You never know which Illinois you’re going to get.
Will it be the Illinois that scored 79 points against a normally stingy Ohio State defense on Jan. 10? Or will it be the Illinois that scored just 52 in a loss to Big Ten bottom-dweller Penn State the next game?
This Sunday, the Michigan men’s basketball team welcomes the Fighting Illini to Crisler Center for their first matchup of the season, and the outcome may very well be decided by which Illinois team comes to play.
But as streaky as the Fighting Illini (5-6 Big Ten, 16-8 overall) have been this season, they do have a constant in junior guard Brandon Paul, who has been one of the most reliable backcourt players in the Big Ten this season. His shooting hasn’t been the most efficient, knocking down just 39 percent of his shots from the field, but he leads his team in scoring and typically gets the ball in key situations.
Against the Buckeyes last month, Paul tallied an epic 43 points on 8-of-10 shooting from behind the arc despite being constantly pressured on the perimeter. Whoever guards him on Sunday — probably senior guard Stu Douglass — will be forced to play him tight for 40 minutes of basketball.
Michigan (8-4, 18-7) will also have a challenge under the basket: limiting sophomore behemoth Meyers Leonard. The seven-footer is Illinois’ second-leading scorer and leading rebounder, so Wolverine sophomore forward Jordan Morgan will have his hands full.
Michigan coach John Beilein will likely play a good deal of zone defense to limit the production of Leonard and the Illinois frontcourt. But the Fighting Illini are not shy from long range, so the Wolverines will have to find a balance between locking down the shooters and closing lanes to the basket.
On the offensive end, Michigan could get a big boost if sophomore guard Tim Hardaway Jr. starts knocking down his shots. Though he is still the team’s leading scorer, edging freshman point guard Trey Burke by a fraction of a point per game, he slipped under 20-percent shooting from 3-point range after his 0-for-7 performance at Nebraska on Wednesday.
With six games left in the regular season, the Wolverines would love to see Hardaway Jr. turn it on down the stretch.
NOVAK NONCHALANT ABOUT 1,000: With a 3-pointer early in Wednesday’s win, senior guard Zack Novak became the 45th Wolverine to reach the 1,000-point milestone. With well over 500 career rebounds, he became the 28th player in program history to reach both 1,000 points and 500 boards.
Michigan coach John Beilein took a moment during his postgame press conference to joke at the expense of his three-time captain.
“It’s probably been the steadiest 1,000 points ever,” Beilein said, letting out a laugh. “If you look at him, he probably averages seven or eight points a game for four consecutive years. Who does that? But he does that.”
But the coach took a few moments to reflect on the magnitude of Novak’s accomplishment, given where the senior was four years ago. The Chesterton, Ind. native — a signee in Beilein’s first recruiting class at Michigan — had no Division-I offers before the Wolverines finally extended him a scholarship.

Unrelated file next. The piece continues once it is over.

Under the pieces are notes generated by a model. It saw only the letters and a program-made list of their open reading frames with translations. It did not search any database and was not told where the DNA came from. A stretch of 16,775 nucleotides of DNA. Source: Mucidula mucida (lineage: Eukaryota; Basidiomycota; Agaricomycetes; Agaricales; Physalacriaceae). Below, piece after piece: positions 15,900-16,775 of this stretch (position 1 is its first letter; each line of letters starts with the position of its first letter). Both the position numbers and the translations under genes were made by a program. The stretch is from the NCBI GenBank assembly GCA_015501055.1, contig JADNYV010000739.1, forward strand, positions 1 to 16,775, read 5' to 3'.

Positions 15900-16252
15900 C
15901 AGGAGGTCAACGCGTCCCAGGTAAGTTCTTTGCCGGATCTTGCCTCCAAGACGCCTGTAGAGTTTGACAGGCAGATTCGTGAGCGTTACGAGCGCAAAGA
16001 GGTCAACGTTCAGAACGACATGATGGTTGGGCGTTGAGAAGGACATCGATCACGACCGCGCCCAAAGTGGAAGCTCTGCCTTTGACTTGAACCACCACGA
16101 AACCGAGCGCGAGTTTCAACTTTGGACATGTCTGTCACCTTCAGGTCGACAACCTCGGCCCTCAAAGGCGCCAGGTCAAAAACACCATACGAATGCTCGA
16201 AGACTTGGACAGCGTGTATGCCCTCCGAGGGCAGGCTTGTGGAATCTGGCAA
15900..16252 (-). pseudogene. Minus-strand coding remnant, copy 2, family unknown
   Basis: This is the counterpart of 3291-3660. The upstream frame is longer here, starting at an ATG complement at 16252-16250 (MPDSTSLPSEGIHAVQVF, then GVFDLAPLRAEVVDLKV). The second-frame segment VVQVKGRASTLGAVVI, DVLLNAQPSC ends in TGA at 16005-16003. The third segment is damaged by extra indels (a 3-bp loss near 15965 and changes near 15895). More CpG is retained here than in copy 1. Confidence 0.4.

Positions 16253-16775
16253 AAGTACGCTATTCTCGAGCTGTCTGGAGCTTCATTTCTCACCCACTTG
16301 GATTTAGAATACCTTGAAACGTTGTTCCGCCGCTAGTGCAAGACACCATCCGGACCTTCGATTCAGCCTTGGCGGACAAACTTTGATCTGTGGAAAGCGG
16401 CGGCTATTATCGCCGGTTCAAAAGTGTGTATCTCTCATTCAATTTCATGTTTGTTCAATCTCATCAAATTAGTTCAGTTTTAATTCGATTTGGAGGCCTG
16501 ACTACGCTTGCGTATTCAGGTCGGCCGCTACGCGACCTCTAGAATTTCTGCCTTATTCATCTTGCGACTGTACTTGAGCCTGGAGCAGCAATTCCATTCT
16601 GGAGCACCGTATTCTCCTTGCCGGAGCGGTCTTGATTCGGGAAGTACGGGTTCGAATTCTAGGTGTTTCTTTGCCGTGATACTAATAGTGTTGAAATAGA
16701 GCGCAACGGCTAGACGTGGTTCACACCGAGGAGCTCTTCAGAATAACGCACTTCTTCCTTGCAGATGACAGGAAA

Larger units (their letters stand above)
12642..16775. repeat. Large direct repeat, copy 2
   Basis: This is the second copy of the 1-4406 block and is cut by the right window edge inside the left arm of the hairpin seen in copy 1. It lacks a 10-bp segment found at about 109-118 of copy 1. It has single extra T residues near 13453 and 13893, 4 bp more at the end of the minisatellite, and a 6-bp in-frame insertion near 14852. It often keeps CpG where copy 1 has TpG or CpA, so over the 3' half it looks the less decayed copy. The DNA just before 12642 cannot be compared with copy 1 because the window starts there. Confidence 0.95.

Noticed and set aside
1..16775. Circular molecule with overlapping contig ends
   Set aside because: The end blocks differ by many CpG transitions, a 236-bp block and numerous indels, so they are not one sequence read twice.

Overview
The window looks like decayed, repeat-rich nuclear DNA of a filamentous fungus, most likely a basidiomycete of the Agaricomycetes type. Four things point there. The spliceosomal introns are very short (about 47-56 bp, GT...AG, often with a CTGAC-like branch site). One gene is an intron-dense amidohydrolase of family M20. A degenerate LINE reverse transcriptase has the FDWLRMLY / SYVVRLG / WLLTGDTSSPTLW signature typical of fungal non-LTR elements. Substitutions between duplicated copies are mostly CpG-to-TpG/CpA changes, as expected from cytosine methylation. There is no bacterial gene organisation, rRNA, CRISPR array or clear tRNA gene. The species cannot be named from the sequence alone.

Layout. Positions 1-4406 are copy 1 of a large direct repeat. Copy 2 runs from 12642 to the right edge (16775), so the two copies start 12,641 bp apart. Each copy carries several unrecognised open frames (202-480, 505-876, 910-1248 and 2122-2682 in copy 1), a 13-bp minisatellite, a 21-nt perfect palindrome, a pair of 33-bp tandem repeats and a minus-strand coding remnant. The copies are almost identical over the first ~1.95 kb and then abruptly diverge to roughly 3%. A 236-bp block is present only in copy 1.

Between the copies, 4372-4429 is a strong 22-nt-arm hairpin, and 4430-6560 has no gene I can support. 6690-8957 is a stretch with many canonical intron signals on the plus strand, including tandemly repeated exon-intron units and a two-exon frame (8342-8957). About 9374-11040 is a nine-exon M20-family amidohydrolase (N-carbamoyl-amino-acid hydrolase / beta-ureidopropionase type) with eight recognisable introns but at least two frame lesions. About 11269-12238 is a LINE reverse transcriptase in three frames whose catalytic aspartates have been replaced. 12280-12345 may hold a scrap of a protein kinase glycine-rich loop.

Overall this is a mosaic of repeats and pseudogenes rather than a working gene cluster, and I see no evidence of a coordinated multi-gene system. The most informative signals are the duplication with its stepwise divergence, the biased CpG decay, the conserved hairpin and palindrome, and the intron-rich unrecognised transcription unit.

“So few young men get 1,000 points,” Beilein said. “They’ve got to have great perseverance and the opportunity to play when they’re young.
“He’s wonderful to coach. And if he’s got a thousand points, he’s also got a million points just in leadership that he shows over time.”
The milestone, however, didn’t faze Novak. He even shrugged off compliments from teammates and coaches, prompting Beilein to call him a “very interesting young man” for not caring about his achievement.
To Novak, the feat just wasn’t very impressive.
“Now, if I got 2,000 points,” he remarked to one team official, “that’d be something.”
MATT MADE A 3: Late in the second half against Nebraska, junior guard Matt Vogrich knocked down a 3-pointer — his first since the game on Jan. 11 against Northwestern — sparking a celebration on the bench.
But he wasn’t finished. In the next few minutes, he sunk two more. It was just the second time this season — and first time since December — that he connected on three 3-pointers.
“Coach (Beilein) said something during a timeout,” Vogrich said. “He said, ‘I got a feeling Matt’s going to make one here.’
“I hit the first one down and the rim just seems to grow. I’ve been struggling from three this year, so it just feels good to knock three down.”
After Vogrich’s first make, the players on the bench erupted in the otherwise quiet Bob Devaney Center. The festive bench — having already sealed the victory — continued to celebrate with each make. Hardaway Jr. was the ringleader, hollering and waving a towel above his head.
“If I’m not knocking down shots, that doesn’t mean I’m holding my head down and just saying, ‘Oh, he’s making shots, why can’t I?’ ” Hardaway Jr. said. “Cheer your teammates on, that’s what they’re there for.”
And though he was on the floor, Vogrich wasn’t oblivious to what was going on off the court amid his shooting spree.
“We all have each other’s back all the time,” Vogrich said. “Tim’s struggling a little bit — everybody’s got his back. I was struggling — everybody’s got my back. It’s the reason why we win.”
To continue to win, Michigan will need Vogrich’s scoring off the bench to stretch defenses. Now, the junior just hopes that his shooting skid is over.
“There were games where we’ve been hitting everything and I’m 0-for-1 or I’m 0-for-2,” Vogrich said. “It was just big for me to see that first one go in. That just really helped me a lot and the rim seems to grow when you knock a few down. Hopefully I can carry this momentum forward into Illinois.”